Joseph’s older brothers hated and envied him for the relationship he had with his dad—so much so that they actually hatched a plot to kill their brother, throw his dead body into a cistern, and then tell his dad that he had been eaten by wild animals.  Thankfully they thought better of that plan, and decided instead to sell Joseph to some Ishmaelites who happened to be passing by one day on their way down to Egypt.

There Joseph became the slave of Pharaoh’s chief steward, a man named Potiphar, whose wife thought that Joseph was kinda cute.  So she tried to seduce him—several times!  (See what interesting stories you can find in the Bible!  Yet another reason to read the Scriptures!)

Anyhow, when she failed to have her way with Joseph, Potiphar’s wife falsely accused him of sexually assaulting her, and had him thrown into jail—where he remained until the day he was asked to interpret a dream for Pharaoh.  The dream, according to Joseph, predicted seven years of bountiful harvests which would be followed by seven years of famine.  Pharaoh accepted the interpretation, and proceeded to make Joseph the number two man in the entire nation of Egypt!  He then put him in charge of stockpiling food for the next seven years, so that there would be enough food to last for the seven lean years.

And Joseph did it.  He did it so well, in fact, that people from outside of Egypt came to him to get food during those seven lean years, since the famine wasn’t just affecting the Egyptians.

Well guess who showed up one day looking to buy some grain.  That’s right: his ten older brothers.  They didn’t recognize him, but he sure recognized them!  It was the perfect chance for some “payback”; it was the perfect opportunity for Joseph to finally get his revenge—to get revenge for all those things I mentioned at the beginning of my homily: the hatred, the envy, the attempted murder, the slavery, the prison, the lying, the separation from the father he loved so deeply and who so deeply loved him.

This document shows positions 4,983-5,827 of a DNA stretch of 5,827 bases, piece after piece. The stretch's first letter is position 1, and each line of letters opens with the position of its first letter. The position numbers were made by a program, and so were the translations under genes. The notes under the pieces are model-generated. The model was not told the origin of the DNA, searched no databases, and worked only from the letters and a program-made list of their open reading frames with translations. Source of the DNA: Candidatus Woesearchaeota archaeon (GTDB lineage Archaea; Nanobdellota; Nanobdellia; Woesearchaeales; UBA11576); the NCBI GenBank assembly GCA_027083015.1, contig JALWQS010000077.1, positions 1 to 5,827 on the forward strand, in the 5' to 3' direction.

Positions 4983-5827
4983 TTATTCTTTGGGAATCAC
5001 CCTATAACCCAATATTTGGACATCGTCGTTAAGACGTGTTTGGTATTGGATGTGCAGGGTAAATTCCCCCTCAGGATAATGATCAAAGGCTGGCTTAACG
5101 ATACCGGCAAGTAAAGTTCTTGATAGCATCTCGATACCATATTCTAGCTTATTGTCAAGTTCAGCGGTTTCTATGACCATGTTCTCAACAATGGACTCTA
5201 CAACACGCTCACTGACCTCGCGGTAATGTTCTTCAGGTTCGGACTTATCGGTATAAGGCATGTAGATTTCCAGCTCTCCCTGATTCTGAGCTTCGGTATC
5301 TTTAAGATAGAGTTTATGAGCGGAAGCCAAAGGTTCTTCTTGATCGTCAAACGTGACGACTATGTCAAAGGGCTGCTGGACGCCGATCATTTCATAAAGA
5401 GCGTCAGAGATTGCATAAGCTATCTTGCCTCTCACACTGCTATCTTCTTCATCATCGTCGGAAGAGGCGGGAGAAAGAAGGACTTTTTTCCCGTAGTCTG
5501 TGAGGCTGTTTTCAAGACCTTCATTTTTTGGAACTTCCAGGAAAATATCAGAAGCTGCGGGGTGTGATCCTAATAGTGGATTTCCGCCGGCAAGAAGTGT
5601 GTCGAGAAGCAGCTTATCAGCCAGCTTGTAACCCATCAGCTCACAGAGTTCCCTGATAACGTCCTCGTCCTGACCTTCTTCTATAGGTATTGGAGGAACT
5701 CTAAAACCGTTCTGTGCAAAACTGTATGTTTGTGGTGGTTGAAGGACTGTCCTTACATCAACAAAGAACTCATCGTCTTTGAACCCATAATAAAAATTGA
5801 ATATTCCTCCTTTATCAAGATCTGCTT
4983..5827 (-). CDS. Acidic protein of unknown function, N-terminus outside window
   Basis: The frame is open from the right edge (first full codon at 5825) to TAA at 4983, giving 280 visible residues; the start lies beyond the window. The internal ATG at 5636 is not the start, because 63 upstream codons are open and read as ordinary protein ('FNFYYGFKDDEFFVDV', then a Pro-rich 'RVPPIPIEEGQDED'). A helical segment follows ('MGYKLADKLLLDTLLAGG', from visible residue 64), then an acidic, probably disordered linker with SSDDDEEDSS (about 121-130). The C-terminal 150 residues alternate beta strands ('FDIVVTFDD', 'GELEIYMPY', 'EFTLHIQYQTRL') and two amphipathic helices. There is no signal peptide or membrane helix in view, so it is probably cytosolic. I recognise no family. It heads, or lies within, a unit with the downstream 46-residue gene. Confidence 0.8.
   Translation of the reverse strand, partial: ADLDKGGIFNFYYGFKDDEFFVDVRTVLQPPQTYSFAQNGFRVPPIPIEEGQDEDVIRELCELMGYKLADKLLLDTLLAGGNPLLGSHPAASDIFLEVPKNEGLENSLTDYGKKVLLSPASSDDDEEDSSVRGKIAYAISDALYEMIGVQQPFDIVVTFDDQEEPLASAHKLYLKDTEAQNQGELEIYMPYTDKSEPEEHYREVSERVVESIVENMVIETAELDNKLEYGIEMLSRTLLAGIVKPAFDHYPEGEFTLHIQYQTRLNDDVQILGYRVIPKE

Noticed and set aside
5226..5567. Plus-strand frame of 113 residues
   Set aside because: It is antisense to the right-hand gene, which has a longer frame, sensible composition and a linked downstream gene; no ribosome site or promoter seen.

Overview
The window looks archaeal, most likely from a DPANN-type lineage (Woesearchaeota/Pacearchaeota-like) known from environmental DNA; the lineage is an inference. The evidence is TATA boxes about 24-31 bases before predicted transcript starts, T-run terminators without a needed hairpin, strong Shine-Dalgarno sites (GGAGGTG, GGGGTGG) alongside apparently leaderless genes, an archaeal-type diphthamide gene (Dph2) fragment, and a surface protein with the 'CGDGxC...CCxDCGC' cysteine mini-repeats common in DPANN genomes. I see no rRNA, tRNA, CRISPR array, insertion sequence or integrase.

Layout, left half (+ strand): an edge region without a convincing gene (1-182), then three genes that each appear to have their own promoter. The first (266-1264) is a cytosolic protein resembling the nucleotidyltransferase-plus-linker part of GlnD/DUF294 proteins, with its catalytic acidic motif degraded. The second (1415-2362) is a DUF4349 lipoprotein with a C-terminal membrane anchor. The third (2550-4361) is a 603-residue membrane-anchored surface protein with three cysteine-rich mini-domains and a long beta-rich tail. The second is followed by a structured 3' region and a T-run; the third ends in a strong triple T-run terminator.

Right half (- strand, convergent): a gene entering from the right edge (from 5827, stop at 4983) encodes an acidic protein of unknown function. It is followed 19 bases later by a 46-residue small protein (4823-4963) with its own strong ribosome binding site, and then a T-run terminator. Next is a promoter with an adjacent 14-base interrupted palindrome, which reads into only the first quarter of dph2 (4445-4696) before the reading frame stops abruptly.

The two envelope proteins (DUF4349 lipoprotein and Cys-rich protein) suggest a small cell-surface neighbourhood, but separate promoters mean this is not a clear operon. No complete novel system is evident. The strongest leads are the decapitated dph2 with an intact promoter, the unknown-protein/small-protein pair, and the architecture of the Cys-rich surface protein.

But that’s not what Joseph did.  Yes, he did put his brothers to the test a couple of times, but in the end he forgave them and revealed himself to them.  And when he did reveal his identity, he said something that makes it clear that he believed this truth which St. Paul expressed so beautifully in Romans 8:28: that ALL THINGS work together for good, for those who love God.  Listen to these words from Genesis 45:

“Come closer to me,” Joseph told his brothers. When they had done so, he said: “I am your brother Joseph, whom you sold into Egypt.  But now do not be distressed, and do not be angry with yourselves for having sold me here.  It was really for the sake of saving lives that God sent me here ahead of you.  The famine has been in the land for two years now, and for five more years cultivation will yield no harvest.  God, therefore, sent me on ahead of you to ensure for you a remnant on earth and to save your lives in an extraordinary deliverance.  So it was not really you but God who had me come here; and he has made me a father to Pharaoh, lord of all his household, and ruler over the whole land of Egypt.”